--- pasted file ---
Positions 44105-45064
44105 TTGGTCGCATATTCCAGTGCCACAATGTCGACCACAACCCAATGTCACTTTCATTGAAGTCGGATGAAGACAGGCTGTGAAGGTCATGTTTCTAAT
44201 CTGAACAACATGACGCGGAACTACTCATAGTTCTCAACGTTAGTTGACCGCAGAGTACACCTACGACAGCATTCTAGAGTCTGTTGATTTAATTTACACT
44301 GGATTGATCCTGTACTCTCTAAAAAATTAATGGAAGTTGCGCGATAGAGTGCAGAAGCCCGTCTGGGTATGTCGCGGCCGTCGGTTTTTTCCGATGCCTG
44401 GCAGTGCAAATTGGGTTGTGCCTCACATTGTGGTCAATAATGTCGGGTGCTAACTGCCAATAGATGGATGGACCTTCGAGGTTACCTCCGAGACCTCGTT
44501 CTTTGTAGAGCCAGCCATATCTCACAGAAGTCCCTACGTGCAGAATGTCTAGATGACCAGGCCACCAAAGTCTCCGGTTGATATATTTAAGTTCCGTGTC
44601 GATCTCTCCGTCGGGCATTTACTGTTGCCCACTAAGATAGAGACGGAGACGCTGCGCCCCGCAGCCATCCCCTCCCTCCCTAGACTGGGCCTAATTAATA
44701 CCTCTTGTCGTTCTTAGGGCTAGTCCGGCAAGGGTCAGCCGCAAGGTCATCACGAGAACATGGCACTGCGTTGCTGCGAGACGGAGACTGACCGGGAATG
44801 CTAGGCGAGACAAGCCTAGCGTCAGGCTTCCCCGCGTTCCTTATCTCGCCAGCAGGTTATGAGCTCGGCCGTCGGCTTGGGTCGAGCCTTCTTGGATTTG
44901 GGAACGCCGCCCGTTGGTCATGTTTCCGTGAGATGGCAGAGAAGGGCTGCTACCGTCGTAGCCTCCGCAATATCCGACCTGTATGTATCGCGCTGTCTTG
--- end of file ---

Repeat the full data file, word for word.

Positions 44105-45064
44105 TTGGTCGCATATTCCAGTGCCACAATGTCGACCACAACCCAATGTCACTTTCATTGAAGTCGGATGAAGACAGGCTGTGAAGGTCATGTTTCTAAT
44201 CTGAACAACATGACGCGGAACTACTCATAGTTCTCAACGTTAGTTGACCGCAGAGTACACCTACGACAGCATTCTAGAGTCTGTTGATTTAATTTACACT
44301 GGATTGATCCTGTACTCTCTAAAAAATTAATGGAAGTTGCGCGATAGAGTGCAGAAGCCCGTCTGGGTATGTCGCGGCCGTCGGTTTTTTCCGATGCCTG
44401 GCAGTGCAAATTGGGTTGTGCCTCACATTGTGGTCAATAATGTCGGGTGCTAACTGCCAATAGATGGATGGACCTTCGAGGTTACCTCCGAGACCTCGTT
44501 CTTTGTAGAGCCAGCCATATCTCACAGAAGTCCCTACGTGCAGAATGTCTAGATGACCAGGCCACCAAAGTCTCCGGTTGATATATTTAAGTTCCGTGTC
44601 GATCTCTCCGTCGGGCATTTACTGTTGCCCACTAAGATAGAGACGGAGACGCTGCGCCCCGCAGCCATCCCCTCCCTCCCTAGACTGGGCCTAATTAATA
44701 CCTCTTGTCGTTCTTAGGGCTAGTCCGGCAAGGGTCAGCCGCAAGGTCATCACGAGAACATGGCACTGCGTTGCTGCGAGACGGAGACTGACCGGGAATG
44801 CTAGGCGAGACAAGCCTAGCGTCAGGCTTCCCCGCGTTCCTTATCTCGCCAGCAGGTTATGAGCTCGGCCGTCGGCTTGGGTCGAGCCTTCTTGGATTTG
44901 GGAACGCCGCCCGTTGGTCATGTTTCCGTGAGATGGCAGAGAAGGGCTGCTACCGTCGTAGCCTCCGCAATATCCGACCTGTATGTATCGCGCTGTCTTG